Jump to content
Sign in to follow this  

Changing gear ratios in the field

Recommended Posts

Everyone would agree I'm sure, it would be nice to change gear ratios in the field. Having a high/low range would be sooooo awesome! Anyone thought of a way to easily do this? What if.....(brainstorming)

A pair of rear sprockets were welded together [like 41 & 47], (and a pair of front sprockets [14 & 15]) so that one could just move or replace the chain for the secondary gear ratio. Maybe a larger chain could be mounted if a chain tensioner was used.

Share this post


Link to post
Share on other sites

Why not just take the sprockets off a ten speed bike? Just imagine the versatility with that!

I guess you would have to rig up seperate shifters for the gears though.:applause:

Share this post


Link to post
Share on other sites

i know that some really really old enduros had a little sprocket and a big sprocket attached to each other on the rear and they both could run on the same front sprocket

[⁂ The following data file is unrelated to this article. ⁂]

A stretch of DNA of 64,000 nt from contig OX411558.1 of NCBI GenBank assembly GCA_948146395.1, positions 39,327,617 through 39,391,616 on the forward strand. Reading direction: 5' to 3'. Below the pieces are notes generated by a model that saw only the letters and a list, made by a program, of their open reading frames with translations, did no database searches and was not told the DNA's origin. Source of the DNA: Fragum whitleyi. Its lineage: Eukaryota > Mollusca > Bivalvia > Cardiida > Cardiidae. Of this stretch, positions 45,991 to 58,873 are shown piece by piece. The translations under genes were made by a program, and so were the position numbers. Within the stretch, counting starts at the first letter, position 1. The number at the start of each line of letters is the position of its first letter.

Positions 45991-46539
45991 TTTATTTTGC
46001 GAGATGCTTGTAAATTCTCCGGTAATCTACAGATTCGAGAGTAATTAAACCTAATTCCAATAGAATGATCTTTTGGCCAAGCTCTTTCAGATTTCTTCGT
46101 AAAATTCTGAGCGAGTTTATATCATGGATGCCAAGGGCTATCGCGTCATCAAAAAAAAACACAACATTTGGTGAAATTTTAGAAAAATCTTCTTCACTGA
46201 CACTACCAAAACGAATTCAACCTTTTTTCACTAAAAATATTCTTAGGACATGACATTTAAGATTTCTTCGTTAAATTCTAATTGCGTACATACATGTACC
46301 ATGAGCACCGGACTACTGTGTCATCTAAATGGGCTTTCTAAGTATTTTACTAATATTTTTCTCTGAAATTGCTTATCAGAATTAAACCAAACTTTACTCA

Share this post


Link to post
Share on other sites

That's a neat idea (the sprocket welding one :applause: ). But you'd have a couple of problems that would seem to make it undoable. First, there isn't enough room on the countershaft for two front sprockets. You'd have to make the inside diameter of the outer sprocket large enough to get the countershaft nut on. And that would leave you with what might be a very weak sprocket.

Also, if you could do such a setup, when the chain is on the outer sprockets, the angle through the chain guide would be pretty weird.

Share this post


Link to post
Share on other sites

Also, if you could do such a setup, when the chain is on the outer sprockets, the angle through the chain guide would be pretty weird.

i thought the same thing but i guess it worked, it was on like a late '60s yamaha enduro it was really really really old has anyone seen this?

Share this post


Link to post
Share on other sites

Also, if you could do such a setup, when the chain is on the outer sprockets, the angle through the chain guide would be pretty weird.

That's why I was thinking a chain tensioner might work instead of a chain guide.

Share this post


Link to post
Share on other sites